The College of Education's Tariq Akmal, chair of the Teaching and Learning Department, is quoted in the story.
April 15

Shameem Rakha wins Chancellor’s Award

WSU Vancouver will present its 2019 awards for advancing equity, research, student achievement and teaching at this year’s commencement ceremony on May 4. Medallions will be presented to the following: Chancellor’s Award for Advancing Equity—Shameem Rakha, clinical assistant professor of education.
April 3

WSU Vancouver announces 2019 Distinguished Woman awards

Three Southwest Washington women were honored with Distinguished Woman of the Year awards for making a difference in the lives of others at Washington State University Vancouver’s 11th annual Women of Distinction celebration.

One of them was our own Shameem Rakha.
March 27

Adjunct education professor inspires love for math, earns regional Crystal Apple Award

RICHLAND, Wash. – As part of a class at Washington State University Tri-Cities, adjunct education professor Cathie Tate picked up two simple objects: a popsicle stick and a paper clip. She asked the future teachers sitting before her how they would describe the objects to a young child.

With students describing traits such as color and material, she then asked her students: “Ok, how would you compare the two objects?”
Ashleigh-Jane Thopmson smiling at camera.March 27

International social media scholar to speak at WSU

The good, bad, and ugly of social media in sport will be discussed at Washington State University Pullman by a professor from La Trobe University in Australia, in an open lecture at 4:00 p.m. on Tuesday, April 2, in Cleveland Hall 30E.

Ashleigh-Jane Thompson’s lecture, titled “Performing in the Spectacle: The 21st-Century Gladiator and the Modern-Day Coliseum,” will discuss the growing importance of social media as a communication tool in sport.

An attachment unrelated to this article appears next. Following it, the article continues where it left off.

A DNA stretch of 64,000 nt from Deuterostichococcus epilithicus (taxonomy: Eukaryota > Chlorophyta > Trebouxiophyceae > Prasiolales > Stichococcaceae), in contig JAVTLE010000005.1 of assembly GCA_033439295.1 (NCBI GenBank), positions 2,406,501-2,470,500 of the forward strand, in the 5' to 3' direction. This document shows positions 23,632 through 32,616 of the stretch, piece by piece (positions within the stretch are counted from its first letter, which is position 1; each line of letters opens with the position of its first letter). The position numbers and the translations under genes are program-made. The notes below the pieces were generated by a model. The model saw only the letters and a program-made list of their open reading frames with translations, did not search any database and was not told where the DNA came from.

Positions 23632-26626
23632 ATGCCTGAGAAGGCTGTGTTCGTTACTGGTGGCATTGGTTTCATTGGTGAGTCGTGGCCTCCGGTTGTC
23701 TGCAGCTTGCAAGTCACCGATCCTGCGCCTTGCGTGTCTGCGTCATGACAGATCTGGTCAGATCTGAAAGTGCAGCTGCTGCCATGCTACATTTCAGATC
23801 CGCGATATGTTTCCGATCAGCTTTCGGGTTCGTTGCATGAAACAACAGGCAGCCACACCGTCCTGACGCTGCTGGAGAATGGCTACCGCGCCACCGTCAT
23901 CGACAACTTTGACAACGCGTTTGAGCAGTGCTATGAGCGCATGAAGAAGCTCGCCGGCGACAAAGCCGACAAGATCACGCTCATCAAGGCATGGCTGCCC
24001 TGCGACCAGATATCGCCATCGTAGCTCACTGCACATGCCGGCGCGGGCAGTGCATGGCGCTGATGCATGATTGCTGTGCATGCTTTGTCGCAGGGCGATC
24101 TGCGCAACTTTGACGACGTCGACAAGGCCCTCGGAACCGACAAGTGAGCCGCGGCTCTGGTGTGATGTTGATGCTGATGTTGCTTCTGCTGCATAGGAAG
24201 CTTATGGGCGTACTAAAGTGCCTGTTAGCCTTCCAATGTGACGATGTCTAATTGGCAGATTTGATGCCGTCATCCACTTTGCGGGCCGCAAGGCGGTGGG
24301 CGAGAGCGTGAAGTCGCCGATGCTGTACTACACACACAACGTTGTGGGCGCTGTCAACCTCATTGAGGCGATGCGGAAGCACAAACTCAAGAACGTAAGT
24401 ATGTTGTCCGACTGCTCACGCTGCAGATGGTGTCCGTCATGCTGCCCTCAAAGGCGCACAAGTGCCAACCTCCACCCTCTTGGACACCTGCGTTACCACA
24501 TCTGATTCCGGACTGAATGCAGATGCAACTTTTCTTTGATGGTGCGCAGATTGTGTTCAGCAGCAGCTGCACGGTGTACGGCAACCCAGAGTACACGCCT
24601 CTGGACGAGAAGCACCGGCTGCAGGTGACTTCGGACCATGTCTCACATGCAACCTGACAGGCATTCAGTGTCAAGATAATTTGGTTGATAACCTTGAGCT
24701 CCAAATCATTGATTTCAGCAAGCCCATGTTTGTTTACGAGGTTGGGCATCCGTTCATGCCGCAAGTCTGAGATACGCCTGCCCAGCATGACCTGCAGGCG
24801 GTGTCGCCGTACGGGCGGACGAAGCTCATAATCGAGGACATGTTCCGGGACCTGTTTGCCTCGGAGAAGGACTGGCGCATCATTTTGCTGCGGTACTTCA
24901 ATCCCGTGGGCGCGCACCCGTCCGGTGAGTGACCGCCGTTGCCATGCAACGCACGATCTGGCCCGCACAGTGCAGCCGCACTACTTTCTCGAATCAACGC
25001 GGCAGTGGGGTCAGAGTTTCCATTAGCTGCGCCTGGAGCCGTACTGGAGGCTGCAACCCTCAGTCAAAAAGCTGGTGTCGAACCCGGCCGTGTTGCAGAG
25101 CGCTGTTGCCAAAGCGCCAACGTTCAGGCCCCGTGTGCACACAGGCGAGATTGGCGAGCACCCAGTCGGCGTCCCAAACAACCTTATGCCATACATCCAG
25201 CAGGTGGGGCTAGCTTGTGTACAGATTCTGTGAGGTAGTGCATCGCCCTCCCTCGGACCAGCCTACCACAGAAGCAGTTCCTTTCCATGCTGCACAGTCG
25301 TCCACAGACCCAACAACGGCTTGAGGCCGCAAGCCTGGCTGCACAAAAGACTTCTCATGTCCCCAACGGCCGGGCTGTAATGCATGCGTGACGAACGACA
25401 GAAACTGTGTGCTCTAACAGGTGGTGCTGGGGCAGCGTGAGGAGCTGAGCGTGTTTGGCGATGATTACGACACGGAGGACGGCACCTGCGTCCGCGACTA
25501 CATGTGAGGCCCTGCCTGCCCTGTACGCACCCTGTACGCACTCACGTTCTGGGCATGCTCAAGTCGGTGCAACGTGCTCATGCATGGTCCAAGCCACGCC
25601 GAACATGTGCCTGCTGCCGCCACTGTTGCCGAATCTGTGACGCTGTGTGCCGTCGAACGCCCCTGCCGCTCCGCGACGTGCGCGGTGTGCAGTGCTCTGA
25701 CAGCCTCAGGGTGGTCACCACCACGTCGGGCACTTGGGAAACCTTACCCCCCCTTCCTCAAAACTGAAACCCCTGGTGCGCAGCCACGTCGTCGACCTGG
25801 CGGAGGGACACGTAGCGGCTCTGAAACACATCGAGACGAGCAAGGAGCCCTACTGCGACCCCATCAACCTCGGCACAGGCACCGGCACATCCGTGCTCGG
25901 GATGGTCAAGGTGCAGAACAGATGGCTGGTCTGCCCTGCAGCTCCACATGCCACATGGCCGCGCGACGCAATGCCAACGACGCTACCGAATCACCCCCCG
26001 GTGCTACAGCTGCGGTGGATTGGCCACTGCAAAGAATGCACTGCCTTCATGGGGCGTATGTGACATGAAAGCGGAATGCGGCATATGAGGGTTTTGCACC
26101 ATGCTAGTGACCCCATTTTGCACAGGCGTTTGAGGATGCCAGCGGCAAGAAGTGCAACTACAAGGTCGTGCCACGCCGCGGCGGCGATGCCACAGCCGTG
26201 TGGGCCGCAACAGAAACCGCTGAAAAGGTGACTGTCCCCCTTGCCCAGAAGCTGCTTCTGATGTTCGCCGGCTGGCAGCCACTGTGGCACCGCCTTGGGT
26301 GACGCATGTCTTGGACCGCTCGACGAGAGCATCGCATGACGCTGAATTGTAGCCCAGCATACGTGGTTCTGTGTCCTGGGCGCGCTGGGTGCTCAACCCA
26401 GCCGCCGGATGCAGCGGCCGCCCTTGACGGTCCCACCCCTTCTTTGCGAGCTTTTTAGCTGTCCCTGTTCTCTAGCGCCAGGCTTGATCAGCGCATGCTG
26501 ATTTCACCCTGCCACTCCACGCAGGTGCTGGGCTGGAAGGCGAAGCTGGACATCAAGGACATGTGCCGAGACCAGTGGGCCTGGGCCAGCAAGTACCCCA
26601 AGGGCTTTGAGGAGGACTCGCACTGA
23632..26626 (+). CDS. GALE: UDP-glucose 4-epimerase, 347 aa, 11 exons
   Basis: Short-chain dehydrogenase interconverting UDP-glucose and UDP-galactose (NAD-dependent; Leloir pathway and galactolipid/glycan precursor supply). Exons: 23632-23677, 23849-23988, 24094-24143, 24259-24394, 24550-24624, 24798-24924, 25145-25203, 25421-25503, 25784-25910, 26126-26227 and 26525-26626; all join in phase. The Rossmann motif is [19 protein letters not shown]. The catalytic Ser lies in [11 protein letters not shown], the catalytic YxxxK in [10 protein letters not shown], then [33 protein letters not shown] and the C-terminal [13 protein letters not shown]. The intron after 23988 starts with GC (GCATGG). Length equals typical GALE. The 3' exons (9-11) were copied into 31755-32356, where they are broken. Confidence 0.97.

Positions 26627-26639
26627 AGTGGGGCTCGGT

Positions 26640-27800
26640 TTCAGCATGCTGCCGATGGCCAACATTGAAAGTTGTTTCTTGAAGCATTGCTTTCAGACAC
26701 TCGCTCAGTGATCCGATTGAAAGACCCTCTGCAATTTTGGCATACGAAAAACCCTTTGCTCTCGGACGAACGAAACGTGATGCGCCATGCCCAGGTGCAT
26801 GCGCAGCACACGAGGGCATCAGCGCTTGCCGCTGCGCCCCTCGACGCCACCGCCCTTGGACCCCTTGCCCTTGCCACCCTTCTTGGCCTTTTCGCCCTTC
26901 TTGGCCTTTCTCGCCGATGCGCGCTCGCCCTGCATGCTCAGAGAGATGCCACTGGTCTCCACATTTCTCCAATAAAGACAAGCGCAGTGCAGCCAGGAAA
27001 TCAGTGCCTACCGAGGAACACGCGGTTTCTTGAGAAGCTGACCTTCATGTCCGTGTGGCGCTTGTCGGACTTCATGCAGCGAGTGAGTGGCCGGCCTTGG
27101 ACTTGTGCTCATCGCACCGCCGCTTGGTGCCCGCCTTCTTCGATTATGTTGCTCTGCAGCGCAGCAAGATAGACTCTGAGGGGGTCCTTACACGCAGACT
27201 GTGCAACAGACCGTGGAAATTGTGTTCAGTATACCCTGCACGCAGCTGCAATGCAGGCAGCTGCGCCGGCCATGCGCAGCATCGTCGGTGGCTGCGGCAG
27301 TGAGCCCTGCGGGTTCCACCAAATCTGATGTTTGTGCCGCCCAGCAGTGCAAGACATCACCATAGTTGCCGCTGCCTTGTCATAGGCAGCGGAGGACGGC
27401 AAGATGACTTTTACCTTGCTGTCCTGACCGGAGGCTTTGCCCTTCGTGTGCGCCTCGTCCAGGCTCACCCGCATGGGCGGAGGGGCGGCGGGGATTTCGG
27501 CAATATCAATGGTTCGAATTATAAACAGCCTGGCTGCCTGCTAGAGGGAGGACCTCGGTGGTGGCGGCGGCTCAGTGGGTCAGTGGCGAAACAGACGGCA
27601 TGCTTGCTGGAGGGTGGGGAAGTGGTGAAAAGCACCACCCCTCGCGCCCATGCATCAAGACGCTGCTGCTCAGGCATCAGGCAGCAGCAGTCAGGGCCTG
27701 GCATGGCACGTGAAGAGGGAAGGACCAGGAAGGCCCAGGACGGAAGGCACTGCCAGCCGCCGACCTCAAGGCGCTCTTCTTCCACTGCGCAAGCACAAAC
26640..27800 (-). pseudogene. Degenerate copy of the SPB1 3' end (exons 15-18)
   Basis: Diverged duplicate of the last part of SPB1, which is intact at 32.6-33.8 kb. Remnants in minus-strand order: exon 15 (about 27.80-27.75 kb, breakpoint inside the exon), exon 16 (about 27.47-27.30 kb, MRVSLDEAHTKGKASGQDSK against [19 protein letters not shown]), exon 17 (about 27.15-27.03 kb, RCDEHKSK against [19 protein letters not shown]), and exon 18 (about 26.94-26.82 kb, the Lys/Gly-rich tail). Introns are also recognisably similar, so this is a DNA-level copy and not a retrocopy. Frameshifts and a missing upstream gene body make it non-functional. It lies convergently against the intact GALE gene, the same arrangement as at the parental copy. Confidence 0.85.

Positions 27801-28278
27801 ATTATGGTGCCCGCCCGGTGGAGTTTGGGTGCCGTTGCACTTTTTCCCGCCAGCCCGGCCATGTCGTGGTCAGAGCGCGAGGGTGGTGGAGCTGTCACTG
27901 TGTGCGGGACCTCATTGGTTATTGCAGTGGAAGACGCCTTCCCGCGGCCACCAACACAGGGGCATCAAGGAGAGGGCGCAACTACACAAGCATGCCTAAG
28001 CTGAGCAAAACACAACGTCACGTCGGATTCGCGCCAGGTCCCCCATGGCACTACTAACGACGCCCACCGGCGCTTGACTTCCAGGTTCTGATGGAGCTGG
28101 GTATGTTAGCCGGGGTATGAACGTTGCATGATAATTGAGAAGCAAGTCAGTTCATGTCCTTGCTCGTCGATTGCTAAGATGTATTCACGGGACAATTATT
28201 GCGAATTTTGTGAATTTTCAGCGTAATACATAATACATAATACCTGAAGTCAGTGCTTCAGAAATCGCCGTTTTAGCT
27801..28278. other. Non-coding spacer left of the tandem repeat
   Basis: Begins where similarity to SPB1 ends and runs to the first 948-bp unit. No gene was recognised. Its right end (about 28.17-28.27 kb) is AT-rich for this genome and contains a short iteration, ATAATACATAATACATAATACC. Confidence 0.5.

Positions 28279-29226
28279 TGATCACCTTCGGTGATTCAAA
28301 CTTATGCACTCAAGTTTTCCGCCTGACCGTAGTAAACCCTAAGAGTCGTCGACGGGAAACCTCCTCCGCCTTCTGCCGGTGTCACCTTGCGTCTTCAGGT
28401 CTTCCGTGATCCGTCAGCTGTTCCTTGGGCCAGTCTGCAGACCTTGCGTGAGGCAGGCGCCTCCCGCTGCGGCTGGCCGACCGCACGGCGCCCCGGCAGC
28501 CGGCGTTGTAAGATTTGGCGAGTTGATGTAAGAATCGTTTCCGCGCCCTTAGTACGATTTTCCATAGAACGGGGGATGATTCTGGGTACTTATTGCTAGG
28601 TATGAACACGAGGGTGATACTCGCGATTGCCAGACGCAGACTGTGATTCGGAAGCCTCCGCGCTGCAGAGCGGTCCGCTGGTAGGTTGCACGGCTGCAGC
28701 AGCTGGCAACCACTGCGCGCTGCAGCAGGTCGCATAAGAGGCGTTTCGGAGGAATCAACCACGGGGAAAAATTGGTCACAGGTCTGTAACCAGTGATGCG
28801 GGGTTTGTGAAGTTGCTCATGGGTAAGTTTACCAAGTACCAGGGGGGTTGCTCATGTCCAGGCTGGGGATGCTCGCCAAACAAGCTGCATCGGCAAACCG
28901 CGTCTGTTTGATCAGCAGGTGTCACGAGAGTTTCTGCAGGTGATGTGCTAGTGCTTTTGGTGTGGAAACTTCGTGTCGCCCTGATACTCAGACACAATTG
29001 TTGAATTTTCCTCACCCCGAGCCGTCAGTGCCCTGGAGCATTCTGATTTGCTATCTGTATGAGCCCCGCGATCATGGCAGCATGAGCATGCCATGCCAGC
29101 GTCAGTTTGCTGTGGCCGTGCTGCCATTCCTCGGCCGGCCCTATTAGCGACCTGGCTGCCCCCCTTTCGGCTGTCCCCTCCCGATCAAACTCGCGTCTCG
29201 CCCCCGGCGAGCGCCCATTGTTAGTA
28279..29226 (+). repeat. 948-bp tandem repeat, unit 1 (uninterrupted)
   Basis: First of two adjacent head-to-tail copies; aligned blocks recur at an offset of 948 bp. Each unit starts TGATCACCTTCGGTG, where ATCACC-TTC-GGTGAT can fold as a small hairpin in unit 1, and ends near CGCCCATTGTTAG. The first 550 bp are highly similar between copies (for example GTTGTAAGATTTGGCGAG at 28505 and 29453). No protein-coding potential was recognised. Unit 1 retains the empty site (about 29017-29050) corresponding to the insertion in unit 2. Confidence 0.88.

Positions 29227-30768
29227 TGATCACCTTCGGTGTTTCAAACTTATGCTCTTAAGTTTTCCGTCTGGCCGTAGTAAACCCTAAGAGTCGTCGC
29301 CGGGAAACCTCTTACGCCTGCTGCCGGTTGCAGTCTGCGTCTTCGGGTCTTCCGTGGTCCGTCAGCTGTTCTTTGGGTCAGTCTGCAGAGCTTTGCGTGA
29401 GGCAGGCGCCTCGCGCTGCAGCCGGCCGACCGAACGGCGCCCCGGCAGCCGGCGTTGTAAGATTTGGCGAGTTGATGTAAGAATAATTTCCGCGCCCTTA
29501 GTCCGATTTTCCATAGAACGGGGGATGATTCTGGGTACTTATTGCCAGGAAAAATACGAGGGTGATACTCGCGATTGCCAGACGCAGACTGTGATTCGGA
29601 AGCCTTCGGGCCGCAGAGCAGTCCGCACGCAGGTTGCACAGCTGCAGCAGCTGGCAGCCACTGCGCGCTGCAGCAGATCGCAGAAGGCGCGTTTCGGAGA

March 14

Local professor gets grant to study diversity in teachers

FROM KATU-2: Professor Katherine Rodela is humbled.

She just received the first George Brain and Gay Shelby Faculty Award, which she will use to research the life stories of teachers and administrators of color.

"I think it’s really critical we get in touch with where we come from," said Rodela, who's a professor of educational leadership at Washington State University, Vancouver.
Katherine RodelaMarch 8

WSUV professor gets grant to study teachers of color

FROM THE COLUMBIAN: For Washington State University Vancouver faculty member Katherine Rodela, the isolation of being one of a few people of color working in the educational field hits close to home.

When the Southwest Washington native, a Latina, took a position as an assistant professor of educational leadership at the Salmon Creek campus, leaders of color in the field began to approach her, seeking a sounding board and a listening ear for their own experiences.
Naomi Wallace and Kirk SchulzFeb. 25

Three Minute Thesis returns March 27

Washington State University’s annual, fast‑paced Three Minute Thesis will rev up 1 p.m. Wednesday, March 27, in the Spark Atrium, as part of the WSU Showcase week.

Naomi Wallace, a doctoral student from the College of Veterinary Medicine, won last year’s contest, in which doctoral students present their research/scholarship concisely — in no more than three minutes — to a nonspecialist audience.
Group of four friends surrounding computer.Feb. 21

Students to present at baseball analytics conference in Phoenix

A group of four Washington State University students will take part in a competition at the SABR Analytics Conference in Phoenix on March 8-10.

While it’s the eight annual conference for the Society of American Baseball Research, co-sponsored by Major League Baseball, it’s the first conference of its kind for this WSU group, made up of three sport management students from the College of Education, and one mechanical engineering student from the Voiland College of Engineering and Architecture.
Katherine RodelaFeb. 14

WSU Vancouver faculty member wins educational research grant

For her work in researching the experiences of educational leaders of color in Washington, a WSU Vancouver faculty member has been named the first recipient of the George Brain and Gay Selby Faculty Award in Educational Leadership.